JERUSALEM – Tuesday’s decision by Israeli authorities to suspend municipal taxes on church-owned property in Jerusalem paved the way for the reopening of the Church of the Holy Sepulchre after a three-day closure to protest the tax bill.
The church will open again to pilgrims Wednesday morning, the Greek Orthodox and Roman Catholic prelates responsible for Christianity’s holiest shrine said in a statement.
The announcement came hours after the Israeli government said that Prime Minister Benjamin Netanyahu and Jerusalem Mayor Nir Barkat “agreed to establish a professional team ... with the participation of all relevant parties, to formulate a solution for the issue of municipal taxes on properties owned by churches that are not houses of worship.”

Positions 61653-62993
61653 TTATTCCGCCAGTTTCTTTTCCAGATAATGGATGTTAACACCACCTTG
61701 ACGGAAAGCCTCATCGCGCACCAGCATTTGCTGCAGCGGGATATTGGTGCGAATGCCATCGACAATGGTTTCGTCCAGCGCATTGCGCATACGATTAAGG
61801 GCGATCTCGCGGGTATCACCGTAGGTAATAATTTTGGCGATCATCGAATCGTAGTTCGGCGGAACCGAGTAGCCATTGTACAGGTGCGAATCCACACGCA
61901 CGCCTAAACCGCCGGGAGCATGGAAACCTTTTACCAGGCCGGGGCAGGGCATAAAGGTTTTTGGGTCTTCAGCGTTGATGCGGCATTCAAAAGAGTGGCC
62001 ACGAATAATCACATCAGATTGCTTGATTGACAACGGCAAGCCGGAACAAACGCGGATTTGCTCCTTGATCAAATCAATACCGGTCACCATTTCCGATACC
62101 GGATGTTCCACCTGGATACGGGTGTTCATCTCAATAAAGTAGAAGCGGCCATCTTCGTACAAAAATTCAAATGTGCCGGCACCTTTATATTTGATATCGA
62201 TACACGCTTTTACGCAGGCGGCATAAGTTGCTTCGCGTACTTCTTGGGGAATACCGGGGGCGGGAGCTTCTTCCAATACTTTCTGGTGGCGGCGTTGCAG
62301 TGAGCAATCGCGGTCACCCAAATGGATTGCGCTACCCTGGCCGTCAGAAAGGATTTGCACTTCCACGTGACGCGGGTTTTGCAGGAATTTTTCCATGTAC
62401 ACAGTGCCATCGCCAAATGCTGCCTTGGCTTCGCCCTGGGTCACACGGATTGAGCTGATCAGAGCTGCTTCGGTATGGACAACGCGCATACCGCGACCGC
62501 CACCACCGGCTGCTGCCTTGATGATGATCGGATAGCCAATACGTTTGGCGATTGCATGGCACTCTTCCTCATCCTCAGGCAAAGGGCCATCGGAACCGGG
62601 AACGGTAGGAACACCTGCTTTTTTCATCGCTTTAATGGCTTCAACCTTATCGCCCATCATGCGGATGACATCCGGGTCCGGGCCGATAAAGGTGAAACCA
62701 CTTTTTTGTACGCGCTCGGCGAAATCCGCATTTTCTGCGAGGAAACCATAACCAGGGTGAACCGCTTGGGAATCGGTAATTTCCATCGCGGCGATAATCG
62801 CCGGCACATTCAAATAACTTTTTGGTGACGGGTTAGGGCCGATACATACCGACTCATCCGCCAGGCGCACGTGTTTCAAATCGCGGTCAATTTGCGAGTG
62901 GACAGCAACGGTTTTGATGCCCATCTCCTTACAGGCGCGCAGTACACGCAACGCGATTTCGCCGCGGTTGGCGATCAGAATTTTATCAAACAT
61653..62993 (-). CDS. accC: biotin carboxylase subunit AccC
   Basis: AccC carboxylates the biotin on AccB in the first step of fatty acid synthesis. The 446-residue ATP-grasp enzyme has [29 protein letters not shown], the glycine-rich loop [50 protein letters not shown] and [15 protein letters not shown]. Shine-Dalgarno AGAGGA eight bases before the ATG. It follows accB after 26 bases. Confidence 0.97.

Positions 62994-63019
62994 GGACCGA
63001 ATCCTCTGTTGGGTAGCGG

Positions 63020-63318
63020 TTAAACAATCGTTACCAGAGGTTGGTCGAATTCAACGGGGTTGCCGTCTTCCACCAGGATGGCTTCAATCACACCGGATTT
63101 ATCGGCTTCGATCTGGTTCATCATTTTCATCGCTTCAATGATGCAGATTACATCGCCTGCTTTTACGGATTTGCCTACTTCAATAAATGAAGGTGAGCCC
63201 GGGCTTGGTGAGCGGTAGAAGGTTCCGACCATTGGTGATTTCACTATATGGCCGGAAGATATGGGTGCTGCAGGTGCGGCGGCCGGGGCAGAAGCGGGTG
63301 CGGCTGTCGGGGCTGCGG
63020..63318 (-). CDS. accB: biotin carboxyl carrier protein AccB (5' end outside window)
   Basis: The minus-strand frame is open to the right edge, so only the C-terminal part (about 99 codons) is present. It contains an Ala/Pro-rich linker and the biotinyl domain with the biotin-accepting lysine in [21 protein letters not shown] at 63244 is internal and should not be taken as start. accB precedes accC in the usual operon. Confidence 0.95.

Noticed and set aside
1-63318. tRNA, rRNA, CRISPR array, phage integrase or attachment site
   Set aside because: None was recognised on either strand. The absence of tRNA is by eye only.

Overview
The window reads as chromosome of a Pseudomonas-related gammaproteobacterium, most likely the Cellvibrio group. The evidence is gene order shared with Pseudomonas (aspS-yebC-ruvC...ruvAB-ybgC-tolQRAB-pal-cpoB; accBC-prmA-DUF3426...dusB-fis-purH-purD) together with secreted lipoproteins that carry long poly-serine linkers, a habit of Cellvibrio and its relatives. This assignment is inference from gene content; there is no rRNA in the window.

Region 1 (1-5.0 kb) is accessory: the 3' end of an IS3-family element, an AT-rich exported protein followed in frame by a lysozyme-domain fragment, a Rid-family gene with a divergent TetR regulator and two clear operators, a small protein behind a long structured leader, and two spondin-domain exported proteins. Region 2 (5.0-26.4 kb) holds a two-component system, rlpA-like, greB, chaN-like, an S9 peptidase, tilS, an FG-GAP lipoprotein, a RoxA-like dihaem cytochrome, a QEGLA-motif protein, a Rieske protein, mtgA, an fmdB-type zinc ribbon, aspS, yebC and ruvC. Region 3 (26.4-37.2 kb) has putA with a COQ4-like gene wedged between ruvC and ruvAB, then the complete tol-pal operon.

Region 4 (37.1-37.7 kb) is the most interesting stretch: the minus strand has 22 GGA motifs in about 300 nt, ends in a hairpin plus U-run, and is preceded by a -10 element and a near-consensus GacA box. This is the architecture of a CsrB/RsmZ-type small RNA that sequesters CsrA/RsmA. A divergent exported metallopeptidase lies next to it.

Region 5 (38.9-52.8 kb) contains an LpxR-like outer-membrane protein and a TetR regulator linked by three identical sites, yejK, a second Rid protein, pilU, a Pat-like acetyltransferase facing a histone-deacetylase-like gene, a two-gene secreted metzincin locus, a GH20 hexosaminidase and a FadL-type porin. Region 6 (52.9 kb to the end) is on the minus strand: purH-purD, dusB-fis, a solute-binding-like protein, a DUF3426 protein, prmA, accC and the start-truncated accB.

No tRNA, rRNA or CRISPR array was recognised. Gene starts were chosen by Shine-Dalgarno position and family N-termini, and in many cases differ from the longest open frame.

Regional Cooperation Minister Tzachi Hanegbi will chair the panel.
“The Jerusalem Municipality is suspending the collection actions it has taken in recent weeks,” Israel said in a statement released by Netanyahu’s office.
The suspension also applies to another issue in dispute, a bill presented in the Israeli parliament that would allow the retroactive expropriation of property sold by churches to companies or individuals.
That bill was set to discuss in the legislation committee last Sunday, but the debate was suspended after the custodians of the Holy Sepulchre closed the site to protest the municipal tax, calling the levy an attack on the Christian presence in the Holy Land.
A protest march was planned for Tuesday afternoon in the Christian quarter of Jerusalem’s Old City, which has been occupied by Israel since 1967.